New research shows that a substantial amount of a carcinogenic substance is present in the foam padding in car seats. The researchers conducted the study at participants in zebrafish and humans.
According to a new study from the University of California, Riverside, people who have a regular, long commute to work which involves driving or being a passenger in a car that unknowingly put their health at risk.
The new study shows that the foam used in the padding of some car seats by manufacturers contains potentially hazardous amounts of a compound that specialists say may cause cancer. The results of the study appear in the journal Environment International.
The toxic chemical is the phosphate tris(1,3-dichloro-2-propyl), also known as “chlorinated tris,” or TDCIPP.
TDCIPP highlights that the California Office of Environmental Health Hazard Assessment issues on the Proposition 65 list. The list tracks substances, including birth defects, that can cause cancer or other health issues.
While TDCIPP is a known carcinogen, it is still used by many companies– particularly in the automotive industry– as a flame retardant in the foam that pads car seats.
The new study suggests that people may be exposed to the dangerous chemical by long car commutes.
Possible effect on fertility
Associate Professor David Volz and his colleagues have been researching the potential health effects of TDCIPP and related chemicals since 2011.
The researchers were still surprised to find out how harmful the TDCIPP that is present in car seats could be for people.
In the current study, the researchers found that the chemicals impeded their normal development when they exposed zebrafish embryos to TDCIPP.
This finding is consistent with those of earlier human studies, which identified a strong association between TDCIPP exposure and fertility issues that led people to attempt in vitro fertilization.
A set of surprising findings
To expand on this knowledge, the researchers wanted to verify if people on their commutes could be exposed to potentially harmful TDCIPP concentrations through their car seats.
In the University of California, Riverside, they recruited 88 participants from among students.
For their study, both participants had to travel daily and their round trip times ranged from less than 15 minutes to more than 2 hours each day.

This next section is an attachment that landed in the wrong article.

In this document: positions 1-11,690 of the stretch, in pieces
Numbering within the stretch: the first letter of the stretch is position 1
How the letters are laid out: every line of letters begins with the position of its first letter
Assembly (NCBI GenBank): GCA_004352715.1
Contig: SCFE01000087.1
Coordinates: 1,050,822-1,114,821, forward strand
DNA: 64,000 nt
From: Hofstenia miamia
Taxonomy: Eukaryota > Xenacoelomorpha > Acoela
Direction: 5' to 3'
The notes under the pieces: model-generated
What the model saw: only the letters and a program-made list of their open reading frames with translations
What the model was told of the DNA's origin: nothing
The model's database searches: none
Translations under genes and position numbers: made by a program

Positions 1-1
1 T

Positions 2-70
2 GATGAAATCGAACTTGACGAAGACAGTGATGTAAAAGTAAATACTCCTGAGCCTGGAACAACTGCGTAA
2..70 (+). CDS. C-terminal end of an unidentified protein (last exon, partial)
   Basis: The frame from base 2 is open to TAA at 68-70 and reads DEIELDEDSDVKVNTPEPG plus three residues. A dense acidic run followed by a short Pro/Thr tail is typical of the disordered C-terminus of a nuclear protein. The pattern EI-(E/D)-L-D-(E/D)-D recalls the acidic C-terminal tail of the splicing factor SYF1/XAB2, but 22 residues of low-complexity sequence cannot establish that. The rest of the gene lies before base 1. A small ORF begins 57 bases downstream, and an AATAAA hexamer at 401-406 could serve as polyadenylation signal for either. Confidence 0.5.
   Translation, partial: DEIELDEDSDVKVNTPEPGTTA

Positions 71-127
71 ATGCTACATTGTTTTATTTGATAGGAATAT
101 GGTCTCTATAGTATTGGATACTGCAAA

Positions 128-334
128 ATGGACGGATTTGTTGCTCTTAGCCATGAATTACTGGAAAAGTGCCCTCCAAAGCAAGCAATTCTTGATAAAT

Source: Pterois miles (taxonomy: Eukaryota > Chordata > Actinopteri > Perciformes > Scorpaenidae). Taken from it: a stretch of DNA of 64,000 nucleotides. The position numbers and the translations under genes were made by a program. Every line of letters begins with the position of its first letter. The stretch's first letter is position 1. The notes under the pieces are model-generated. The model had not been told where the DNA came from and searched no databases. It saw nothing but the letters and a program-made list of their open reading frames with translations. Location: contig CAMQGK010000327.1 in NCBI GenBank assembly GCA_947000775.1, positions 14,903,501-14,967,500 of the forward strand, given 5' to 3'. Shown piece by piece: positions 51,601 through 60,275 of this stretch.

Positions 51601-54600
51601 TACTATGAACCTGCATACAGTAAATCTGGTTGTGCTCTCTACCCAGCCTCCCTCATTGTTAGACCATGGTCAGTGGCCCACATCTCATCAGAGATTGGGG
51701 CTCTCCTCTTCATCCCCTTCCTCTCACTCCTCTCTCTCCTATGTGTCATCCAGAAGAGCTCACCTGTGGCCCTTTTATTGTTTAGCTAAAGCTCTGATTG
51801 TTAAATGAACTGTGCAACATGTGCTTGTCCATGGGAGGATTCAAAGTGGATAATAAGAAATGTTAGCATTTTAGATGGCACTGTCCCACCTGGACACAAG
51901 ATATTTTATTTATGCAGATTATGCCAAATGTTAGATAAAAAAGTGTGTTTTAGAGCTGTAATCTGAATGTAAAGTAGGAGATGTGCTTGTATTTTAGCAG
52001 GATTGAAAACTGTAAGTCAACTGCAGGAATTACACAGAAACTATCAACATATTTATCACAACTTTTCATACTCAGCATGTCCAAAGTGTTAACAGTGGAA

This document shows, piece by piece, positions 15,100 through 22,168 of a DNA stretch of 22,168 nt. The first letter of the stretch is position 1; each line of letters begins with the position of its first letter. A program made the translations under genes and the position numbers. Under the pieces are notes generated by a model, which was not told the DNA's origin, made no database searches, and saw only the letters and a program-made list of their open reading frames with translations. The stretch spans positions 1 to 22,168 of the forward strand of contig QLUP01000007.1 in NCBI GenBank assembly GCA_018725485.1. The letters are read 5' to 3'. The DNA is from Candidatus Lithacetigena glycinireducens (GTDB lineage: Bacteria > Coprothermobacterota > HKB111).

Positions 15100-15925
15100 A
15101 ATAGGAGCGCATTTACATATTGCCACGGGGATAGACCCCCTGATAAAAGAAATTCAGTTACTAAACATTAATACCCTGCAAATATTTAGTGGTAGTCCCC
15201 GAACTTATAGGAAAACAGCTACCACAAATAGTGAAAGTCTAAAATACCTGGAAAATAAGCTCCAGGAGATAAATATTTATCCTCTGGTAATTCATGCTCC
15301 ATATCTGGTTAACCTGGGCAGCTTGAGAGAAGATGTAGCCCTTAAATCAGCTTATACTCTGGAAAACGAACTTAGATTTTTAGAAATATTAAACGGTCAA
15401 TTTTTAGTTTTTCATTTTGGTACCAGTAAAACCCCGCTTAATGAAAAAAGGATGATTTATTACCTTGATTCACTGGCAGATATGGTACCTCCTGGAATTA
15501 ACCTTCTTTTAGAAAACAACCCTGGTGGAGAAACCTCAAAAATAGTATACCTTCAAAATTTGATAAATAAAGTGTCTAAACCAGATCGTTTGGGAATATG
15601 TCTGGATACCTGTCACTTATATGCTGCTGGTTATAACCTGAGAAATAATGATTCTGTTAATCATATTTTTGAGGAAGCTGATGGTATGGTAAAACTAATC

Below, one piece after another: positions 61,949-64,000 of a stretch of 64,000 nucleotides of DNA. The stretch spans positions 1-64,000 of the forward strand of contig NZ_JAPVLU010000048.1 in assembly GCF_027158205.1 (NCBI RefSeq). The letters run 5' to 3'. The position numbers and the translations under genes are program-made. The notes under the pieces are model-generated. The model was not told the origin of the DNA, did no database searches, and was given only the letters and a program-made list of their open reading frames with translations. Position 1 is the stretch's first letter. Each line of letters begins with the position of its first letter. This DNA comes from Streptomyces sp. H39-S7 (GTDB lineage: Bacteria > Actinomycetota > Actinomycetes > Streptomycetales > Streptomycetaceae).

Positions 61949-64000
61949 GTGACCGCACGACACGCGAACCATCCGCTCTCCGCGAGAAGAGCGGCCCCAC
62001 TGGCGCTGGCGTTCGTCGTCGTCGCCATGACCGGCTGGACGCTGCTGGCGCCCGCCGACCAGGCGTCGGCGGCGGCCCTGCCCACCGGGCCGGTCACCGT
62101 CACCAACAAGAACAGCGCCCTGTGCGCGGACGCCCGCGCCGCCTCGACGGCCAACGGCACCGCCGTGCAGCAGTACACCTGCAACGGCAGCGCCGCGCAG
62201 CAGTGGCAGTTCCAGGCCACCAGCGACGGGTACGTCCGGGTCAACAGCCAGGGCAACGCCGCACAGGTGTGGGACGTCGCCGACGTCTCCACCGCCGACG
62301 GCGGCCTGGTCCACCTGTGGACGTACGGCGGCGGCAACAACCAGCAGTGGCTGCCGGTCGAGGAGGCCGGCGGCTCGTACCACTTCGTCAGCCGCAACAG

The researchers asked the participants to wear silicone bracelets to find out whether each of these individuals was exposed to a significant level of the carcinogenic substance.
As the investigators demonstrate, the explanation for that is that silicone absorbs airborne molecules. In addition, TDCIPP does not bind to the foam in the seat, and in time, this substance’s molecules may become “unstuck” and float around freely. Hence there is a high likelihood that people will inhale them.
The researchers asked participants to wear the silicone bracelets for 5 days, after which they checked them to see if they had detected any TDCIPP molecules and similar substances.
Only TDCIPP ended up sticking to the wristbands in substantial amounts and, as co-author Aalekyha Reddam— a university graduate student — says,”[ y]our sensitivity to TDCIPP is higher the longer you spend on your car.”
“I’ve been rather pessimistic about[ the research] because I didn’t think we’d pick up a significant[ chemical] concentration in that short time frame, let alone pick up a commute time correlation,” Volz admits.
However, he says,”[ w]e did so, which was truly surprising.”
The researchers would have had to collect and analyze urine samples to determine if the chemical had reached the bodies of the participants. Though they haven’t done so, they think it’s very likely that the individuals have ended up inhaling TDCIPP.
“Because of how difficult it is to prevent ingestion and inhalation of dust we believe[ this is what happened],” Volz says.
Further studies necessary
The researchers plan to carry out the same analysis with a greater number of participants of different ages in the future. We also aim to establish how humans can defend themselves from exposure to this and related chemicals.
The results of the current study have concerned the researchers about the potential effect of those secret enemies.
“If we picked up this relationship in 5 days, what does that mean for chronic, long-term exposure, for people who commute most weeks out of the year, year over year, for decades?”– David Volz
For now, the researchers suggest car owners often dust their cars and follow the guidelines of the Environmental Protection Agency (EPA) on limiting exposure to flame retardant chemicals closely.